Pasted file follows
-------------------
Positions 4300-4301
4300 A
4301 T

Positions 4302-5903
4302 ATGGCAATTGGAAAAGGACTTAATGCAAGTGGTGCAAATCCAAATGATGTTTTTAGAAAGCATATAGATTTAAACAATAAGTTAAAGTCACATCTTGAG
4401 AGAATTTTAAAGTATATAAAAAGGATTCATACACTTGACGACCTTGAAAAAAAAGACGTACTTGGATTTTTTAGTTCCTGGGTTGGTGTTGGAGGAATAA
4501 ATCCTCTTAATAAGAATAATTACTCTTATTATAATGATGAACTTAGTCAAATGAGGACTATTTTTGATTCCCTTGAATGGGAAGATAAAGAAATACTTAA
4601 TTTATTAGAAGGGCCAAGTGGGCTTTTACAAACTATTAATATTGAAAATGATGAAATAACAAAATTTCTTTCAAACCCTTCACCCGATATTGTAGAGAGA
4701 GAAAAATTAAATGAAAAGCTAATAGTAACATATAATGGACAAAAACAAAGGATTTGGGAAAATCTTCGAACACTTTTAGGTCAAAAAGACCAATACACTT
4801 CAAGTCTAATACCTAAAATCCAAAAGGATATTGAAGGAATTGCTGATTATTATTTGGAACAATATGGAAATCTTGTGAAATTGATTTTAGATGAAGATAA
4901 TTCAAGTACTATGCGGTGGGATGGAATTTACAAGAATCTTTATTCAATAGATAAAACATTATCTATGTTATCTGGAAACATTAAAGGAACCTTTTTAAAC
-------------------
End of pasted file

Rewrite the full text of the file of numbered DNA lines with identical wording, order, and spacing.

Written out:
Positions 4300-4301
4300 A
4301 T

Positions 4302-5903
4302 ATGGCAATTGGAAAAGGACTTAATGCAAGTGGTGCAAATCCAAATGATGTTTTTAGAAAGCATATAGATTTAAACAATAAGTTAAAGTCACATCTTGAG
4401 AGAATTTTAAAGTATATAAAAAGGATTCATACACTTGACGACCTTGAAAAAAAAGACGTACTTGGATTTTTTAGTTCCTGGGTTGGTGTTGGAGGAATAA
4501 ATCCTCTTAATAAGAATAATTACTCTTATTATAATGATGAACTTAGTCAAATGAGGACTATTTTTGATTCCCTTGAATGGGAAGATAAAGAAATACTTAA
4601 TTTATTAGAAGGGCCAAGTGGGCTTTTACAAACTATTAATATTGAAAATGATGAAATAACAAAATTTCTTTCAAACCCTTCACCCGATATTGTAGAGAGA
4701 GAAAAATTAAATGAAAAGCTAATAGTAACATATAATGGACAAAAACAAAGGATTTGGGAAAATCTTCGAACACTTTTAGGTCAAAAAGACCAATACACTT
4801 CAAGTCTAATACCTAAAATCCAAAAGGATATTGAAGGAATTGCTGATTATTATTTGGAACAATATGGAAATCTTGTGAAATTGATTTTAGATGAAGATAA
4901 TTCAAGTACTATGCGGTGGGATGGAATTTACAAGAATCTTTATTCAATAGATAAAACATTATCTATGTTATCTGGAAACATTAAAGGAACCTTTTTAAAC